San Bartolo Coyotepec
San Bartolo Coyotepec is best known for its black clay pottery. For hundreds of years, pottery has been made here with a gray matte finish, but in the 1950s a technique was devised to give the pieces a shiny black finish without painting.
This has made the pottery far more popular and collectible.
The town is home to the Museo Estatal de Arte Popular de Oaxaca (State Museum of Popular Art of Oaxaca) which was opened here in 2004, with a large portion of its collection consisting of barro negro pottery.
There is also a black clay mural on the recently opened Baseball Academy.
Zaachila Zapotec is spoken in the town.
San Bartolo Coyotepec is a town and municipality located in the center of the Mexican state of Oaxaca. It is in the Centro District of the Valles Centrales region about fifteen km south of the capital of Oaxaca.
The most important elevations are Piedra Redonda, Chivaguia Grande, Chivaguia Chica, Guinise Grande, Loma del Cuche, La Peñas, and Guibetes. The Atoyac and Valiente Rivers pass through here.
The municipality has a temperate climate with winds mostly from the north.
The area was the settled homeland of the ancient Mesoamerican Zapotec civilization going back at least 2500 years, with the oldest archeological finds being in the Valley of Oaxaca. Its Zapotec language name is Zaapeche, the place of many jaguars (Panthera onca).
In 1521, the area became Bartolomé Sánchez who named the settlement, San Jacinto Leontepec. Later, this was changed to the current name. San Bartolo refers to the patron saint, Bartholomew, and Coyotepec is from Nahuatl meaning “hill of coyotes”.
A pottery community of 2,000 years
San Bartolo is a Zapotec community, which has been making pottery for about 2,000 years.
The clay of this area produces a distinctive color, which for most of San Bartolo’s history was a Grey matte. This clay has been used to produce utilitarian objects such as jars, dishes, and other storage containers.
The techniques for making pottery have changed little during these centuries, with plates serving as potters’ wheels and designs remaining traditional. One change has been the replacement of underground pits with kilns for firing the pieces.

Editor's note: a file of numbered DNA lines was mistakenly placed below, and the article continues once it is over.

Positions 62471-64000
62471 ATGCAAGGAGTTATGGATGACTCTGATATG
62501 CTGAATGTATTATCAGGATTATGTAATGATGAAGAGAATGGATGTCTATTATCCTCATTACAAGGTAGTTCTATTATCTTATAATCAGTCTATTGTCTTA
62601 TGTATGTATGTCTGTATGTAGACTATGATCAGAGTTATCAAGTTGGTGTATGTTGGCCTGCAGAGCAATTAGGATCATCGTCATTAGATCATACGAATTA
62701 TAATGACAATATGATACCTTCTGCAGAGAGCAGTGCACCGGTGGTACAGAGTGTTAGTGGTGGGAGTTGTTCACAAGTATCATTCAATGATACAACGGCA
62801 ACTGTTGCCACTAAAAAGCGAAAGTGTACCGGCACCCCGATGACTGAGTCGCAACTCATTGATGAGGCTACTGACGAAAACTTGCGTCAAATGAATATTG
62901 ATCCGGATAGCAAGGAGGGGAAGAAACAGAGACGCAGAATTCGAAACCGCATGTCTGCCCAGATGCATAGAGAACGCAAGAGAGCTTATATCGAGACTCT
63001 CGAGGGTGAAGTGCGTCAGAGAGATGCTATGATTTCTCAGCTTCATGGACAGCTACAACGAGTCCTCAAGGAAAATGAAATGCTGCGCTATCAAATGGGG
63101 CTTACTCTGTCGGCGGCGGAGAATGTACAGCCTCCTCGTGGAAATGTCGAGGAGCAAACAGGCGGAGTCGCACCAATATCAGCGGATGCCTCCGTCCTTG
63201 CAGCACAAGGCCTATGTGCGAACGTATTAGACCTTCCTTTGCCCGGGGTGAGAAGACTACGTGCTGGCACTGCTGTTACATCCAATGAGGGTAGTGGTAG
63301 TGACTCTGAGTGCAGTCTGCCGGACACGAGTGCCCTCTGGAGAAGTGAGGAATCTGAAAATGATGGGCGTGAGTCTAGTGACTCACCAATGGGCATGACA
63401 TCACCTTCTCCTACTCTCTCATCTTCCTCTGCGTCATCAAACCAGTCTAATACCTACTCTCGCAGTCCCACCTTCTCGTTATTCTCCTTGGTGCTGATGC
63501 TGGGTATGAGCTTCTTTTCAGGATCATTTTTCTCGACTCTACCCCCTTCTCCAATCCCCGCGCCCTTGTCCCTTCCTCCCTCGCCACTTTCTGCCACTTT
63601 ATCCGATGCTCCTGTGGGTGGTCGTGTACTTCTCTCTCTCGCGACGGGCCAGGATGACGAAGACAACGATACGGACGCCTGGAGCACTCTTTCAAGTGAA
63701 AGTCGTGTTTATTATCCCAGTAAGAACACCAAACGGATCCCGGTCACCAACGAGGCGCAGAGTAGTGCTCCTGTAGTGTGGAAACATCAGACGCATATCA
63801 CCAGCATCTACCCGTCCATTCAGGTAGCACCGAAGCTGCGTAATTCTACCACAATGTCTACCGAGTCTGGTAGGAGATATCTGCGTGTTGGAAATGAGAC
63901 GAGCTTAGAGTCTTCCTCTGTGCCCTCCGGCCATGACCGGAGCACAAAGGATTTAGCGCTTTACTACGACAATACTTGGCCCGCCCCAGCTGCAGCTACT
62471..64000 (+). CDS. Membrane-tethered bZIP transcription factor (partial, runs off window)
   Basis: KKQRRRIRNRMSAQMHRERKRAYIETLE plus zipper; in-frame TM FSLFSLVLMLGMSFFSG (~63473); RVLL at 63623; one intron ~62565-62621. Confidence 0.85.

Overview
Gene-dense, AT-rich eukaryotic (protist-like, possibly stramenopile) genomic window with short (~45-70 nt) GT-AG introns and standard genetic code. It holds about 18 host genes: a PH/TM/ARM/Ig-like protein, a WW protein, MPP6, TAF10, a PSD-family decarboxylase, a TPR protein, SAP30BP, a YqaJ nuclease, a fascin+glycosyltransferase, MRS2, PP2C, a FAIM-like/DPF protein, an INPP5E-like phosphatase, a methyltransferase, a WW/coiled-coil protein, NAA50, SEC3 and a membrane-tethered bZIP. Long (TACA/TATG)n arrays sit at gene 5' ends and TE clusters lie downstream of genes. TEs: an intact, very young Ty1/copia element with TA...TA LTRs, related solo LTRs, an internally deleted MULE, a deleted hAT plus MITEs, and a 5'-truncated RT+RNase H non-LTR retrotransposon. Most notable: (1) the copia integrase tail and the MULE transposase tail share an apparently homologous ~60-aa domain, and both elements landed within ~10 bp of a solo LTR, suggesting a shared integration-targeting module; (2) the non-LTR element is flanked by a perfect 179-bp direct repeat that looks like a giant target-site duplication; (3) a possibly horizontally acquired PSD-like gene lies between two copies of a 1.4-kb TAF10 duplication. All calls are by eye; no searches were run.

However, the most important innovation has been a polishing method devised by ceramic artist and potter Doña Rosa in the 1950s. Doña Rosa discovered that by polishing the nearly dry clay before firing, the gray color turned to a shiny black.
This has made pottery far more popular, and many pieces are produced now for decorative purposes rather than utilitarian.
Since then, the aesthetic qualities of “barro negro” (black clay) pottery has become further appreciated due to the work of artisan-sculpture Carlomagno Pedro Martinez, who has displayed his barro negro work nationally and internationally.
The end of the pre-Columbian era arrived with the Spanish conquest and occupation of the Zapotec peoples region in 1521.
It was first renamed ‘San Jacinto Leóntepec,’ It then changed again to ‘San Bartolomé Coyotepec,’ by Bartolomé Sanchez, a soldier of Hernán Cortés awarded a local Encomienda.
The first church was built in 1532. From its Spanish foundation was one of the larger settlements with three neighborhoods. This settlement was laid out by the same architect who designed the city of Oaxaca.
Vicente Guerrero passed through here after he was taken prisoner, and Porfirio Díaz hid here during the French Intervention in Mexico.
The center of the town is similar to that of the city of Oaxaca, with a main plaza, parish church, and municipal palace.
The eastern side of the main plaza is dominated by a ceiba tree. In the tianguis or other markets, one can find regional dishes such as mole negro, mole coloradito, cequeza, higaditos and stews made from chicken or turkey.
There are some pre-Hispanic remains of buildings that were ceremonial centers or houses for the ruling class. The rest of the town is divided into three neighborhoods:
- San Bartolo
- San Mateo
- Santa María
Mercado Artesanal (Crafts Market)
However, two of the main attractions for the town are Mercado Artesanal (Crafts Market) filled mostly with barro negro pottery, and the Museo Estatal de Arte Popular de Oaxaca (State Museum of Popular Art of Oaxaca).
State Museum of Popular Art of Oaxaca – MEAPO
The Museo Estatal de Arte Popular de Oaxaca – MEAPO, the State Museum of Popular Art of Oaxaca, was founded in 2004 to promote and preserve the traditional crafts of this state.